I don’t know what it is about cemeteries in Paris, but they are something of a major touristic attraction. The most famous, as well as largest, of Parisian graveyards and cemeteries, is that of Père Lachaise, a leafy cemetery in the 20e arrondissement of the city.
Once there, you can see the final resting place of fated middle ages lovers Abelard and Heloïse, author Oscar Wilde, and iconic singer-songwriter Edith Piaf. Other interesting cemeteries in the city include the Montmartre Cimetière du Calvaire (which is only open one day a year) and the cemetery at Montparnasse.
Lick some windows around Le Marais
No, I don’t mean literally. Window shopping is ‘vitrine lèche’ (window licking in French). Le Marais is full of little friperie shops and independent boutiques. The narrow roads date back centuries and are one of the only parts of the city to have escaped the dramatic Hausmmannian overhaul of architecture in the 1800s.
As a result, the winding maze of alleyways that form Le Marais are littered with tiny independent boutiques, cafés, bars, and shops selling a mass of luxury goods ranging from Roman glass to limited edition prints to gelato. It’s possible to spend an entire day meandering through the little side streets, walkways and arcades that form Le Marais. While there, make sure to check out Place des Vosges, a beautiful brick façaded park.
Visit some of the best bookshops in Paris
If you’re an anglophone, you love reading, and you love old things, you’re sure to love Shakespeare and Co. Founded in 1919, Shakespeare and Co. actually comprises of two neighbouring bookstores; one for antiquarian books, the other for more modern editions.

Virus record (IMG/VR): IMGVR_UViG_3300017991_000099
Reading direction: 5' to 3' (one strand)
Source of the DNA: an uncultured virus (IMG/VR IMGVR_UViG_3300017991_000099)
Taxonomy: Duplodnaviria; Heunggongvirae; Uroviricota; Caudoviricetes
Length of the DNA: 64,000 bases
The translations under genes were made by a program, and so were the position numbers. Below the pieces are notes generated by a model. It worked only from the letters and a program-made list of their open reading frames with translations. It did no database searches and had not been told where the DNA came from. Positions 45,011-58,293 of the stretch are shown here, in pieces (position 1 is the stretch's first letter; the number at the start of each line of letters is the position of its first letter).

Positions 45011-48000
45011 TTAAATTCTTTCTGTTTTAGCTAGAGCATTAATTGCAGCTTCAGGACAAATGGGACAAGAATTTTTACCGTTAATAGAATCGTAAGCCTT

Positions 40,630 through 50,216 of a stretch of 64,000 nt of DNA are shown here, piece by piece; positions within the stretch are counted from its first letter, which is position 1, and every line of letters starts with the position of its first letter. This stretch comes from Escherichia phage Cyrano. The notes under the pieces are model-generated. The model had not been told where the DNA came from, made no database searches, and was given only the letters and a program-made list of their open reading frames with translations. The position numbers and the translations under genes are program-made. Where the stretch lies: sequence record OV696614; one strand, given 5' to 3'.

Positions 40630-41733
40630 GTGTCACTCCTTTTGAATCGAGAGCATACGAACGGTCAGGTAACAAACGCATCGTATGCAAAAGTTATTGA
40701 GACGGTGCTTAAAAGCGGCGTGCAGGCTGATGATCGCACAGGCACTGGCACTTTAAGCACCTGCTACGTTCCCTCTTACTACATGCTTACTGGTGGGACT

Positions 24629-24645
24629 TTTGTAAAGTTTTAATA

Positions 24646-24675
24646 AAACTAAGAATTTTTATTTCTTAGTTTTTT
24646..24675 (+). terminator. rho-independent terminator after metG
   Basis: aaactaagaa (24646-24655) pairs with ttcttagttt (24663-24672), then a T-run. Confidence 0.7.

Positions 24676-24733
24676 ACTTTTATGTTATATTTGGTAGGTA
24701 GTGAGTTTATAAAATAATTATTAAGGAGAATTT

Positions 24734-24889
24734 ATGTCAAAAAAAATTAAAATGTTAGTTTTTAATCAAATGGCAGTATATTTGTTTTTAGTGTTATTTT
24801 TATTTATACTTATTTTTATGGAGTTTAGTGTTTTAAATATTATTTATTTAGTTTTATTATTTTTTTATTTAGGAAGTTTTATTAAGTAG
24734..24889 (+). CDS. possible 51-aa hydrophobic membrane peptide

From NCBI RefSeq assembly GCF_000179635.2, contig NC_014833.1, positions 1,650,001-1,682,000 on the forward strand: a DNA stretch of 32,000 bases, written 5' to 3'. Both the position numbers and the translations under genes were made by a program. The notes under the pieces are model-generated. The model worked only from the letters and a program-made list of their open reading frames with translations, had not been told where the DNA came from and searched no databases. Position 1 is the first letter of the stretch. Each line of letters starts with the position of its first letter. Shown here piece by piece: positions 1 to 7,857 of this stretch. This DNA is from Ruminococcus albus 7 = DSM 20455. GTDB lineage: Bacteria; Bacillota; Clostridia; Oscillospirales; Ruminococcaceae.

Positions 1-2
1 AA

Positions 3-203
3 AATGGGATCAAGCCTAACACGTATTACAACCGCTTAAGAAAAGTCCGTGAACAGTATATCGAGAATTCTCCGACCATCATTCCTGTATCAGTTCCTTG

A little way down the street, towards the oldest tree in Paris and Square René Viviani, Shakespeare and Co. also run a quaint coffee shop overlooking the Seine. Nearby, the Abbey Bookshop is lesser-known than its more famous counterpart but also well worth a wander around. Think: all the coffee and books stacked from floor to ceiling!
First free Sunday of every month (Museums & Art Galleries)
On the first Sunday of every month, many Parisian monuments and museums are free for everyone to visit. Of all the ways to tackle Paris on a budget, this is probably one of the best! After all, since 2000 all of the museums in the French capital are free to visit (with the exception of the Grand Palais).
Some of my favourite small museums in the city include Musée Jacquemart-André and the Musée de Montmartre. A complete guide to free museums in Paris, be it on the first Sunday of the month, or on other occasions, can be found on the Paris Tourist Information website here.
Take yourself on a self-guided tour of Île de la Cité
If you truly want to soak up some history and experience a side of Paris that many never get to see (even in the most touristic of areas), then you simply must take yourself on a self-guided walking tour of old and vintage Paris. Along the way you’ll see gems like Sainte Chapelle and varying Seine viewpoints.
Best attempted on a sunny day when the weather is warm and when you won’t have to duck inside every storefront to hide from the rain, highlights of Île de La Cité and its surrounds include Notre Dame and Au Vieux Paris d’Arcole (i.e. the cutest café in Paris!) For more attractions in the arrondissement, check out this guide to the best secret spots in Ile de la Cite.
Book your Paris accommodation well in advance
While Paris is a notoriously expensive city (though there are plenty of ways to save money if you’re creative), the biggest expense during your time in the city is probably going to be your hotel/ guesthouse/ hostel. As such, in order to ensure the best rate, I recommend booking well ahead of time. Check rates and availability for the best hotels in Paris here.
When planning your stay, be sure to book a visit in the centre of the city. Many people mistakenly believe that it would be better to book your accommodation outside of the city centre, but believe me when I say that that would be your first mistake. Instead, take a look at this Paris arrondissements guide to decide where in the city you would like to stay.